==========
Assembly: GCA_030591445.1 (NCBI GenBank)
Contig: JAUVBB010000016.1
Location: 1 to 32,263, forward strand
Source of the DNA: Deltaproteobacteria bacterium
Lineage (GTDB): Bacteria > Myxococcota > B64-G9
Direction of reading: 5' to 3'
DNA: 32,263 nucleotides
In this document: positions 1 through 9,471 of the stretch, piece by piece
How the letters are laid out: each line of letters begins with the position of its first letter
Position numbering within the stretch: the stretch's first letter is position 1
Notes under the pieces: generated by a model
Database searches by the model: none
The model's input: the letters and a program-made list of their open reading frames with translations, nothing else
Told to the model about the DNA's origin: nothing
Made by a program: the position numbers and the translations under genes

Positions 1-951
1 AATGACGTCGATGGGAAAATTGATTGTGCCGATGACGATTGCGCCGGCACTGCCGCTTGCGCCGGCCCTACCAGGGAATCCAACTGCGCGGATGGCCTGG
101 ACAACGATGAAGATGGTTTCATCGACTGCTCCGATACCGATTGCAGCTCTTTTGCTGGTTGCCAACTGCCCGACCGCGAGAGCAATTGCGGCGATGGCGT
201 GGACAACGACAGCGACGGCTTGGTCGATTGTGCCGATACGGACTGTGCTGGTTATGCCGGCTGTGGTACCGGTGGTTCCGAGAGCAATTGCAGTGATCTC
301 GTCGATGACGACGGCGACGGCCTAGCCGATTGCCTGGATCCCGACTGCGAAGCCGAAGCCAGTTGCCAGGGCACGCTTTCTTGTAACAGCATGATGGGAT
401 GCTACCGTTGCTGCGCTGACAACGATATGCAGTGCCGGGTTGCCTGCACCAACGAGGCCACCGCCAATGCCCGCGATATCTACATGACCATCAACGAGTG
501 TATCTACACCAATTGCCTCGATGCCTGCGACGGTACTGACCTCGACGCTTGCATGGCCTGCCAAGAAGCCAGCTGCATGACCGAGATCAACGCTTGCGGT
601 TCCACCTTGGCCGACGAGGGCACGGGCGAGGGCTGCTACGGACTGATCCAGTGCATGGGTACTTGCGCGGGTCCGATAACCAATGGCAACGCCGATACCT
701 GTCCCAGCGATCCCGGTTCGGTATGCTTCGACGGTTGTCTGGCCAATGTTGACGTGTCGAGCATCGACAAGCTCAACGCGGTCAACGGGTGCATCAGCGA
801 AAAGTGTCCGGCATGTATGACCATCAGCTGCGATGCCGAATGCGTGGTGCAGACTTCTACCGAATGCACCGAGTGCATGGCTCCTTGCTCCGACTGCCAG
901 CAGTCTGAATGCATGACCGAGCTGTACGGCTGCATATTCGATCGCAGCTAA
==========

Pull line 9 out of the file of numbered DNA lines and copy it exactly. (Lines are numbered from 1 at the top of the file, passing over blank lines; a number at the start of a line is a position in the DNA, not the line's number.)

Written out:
How the letters are laid out: each line of letters begins with the position of its first letter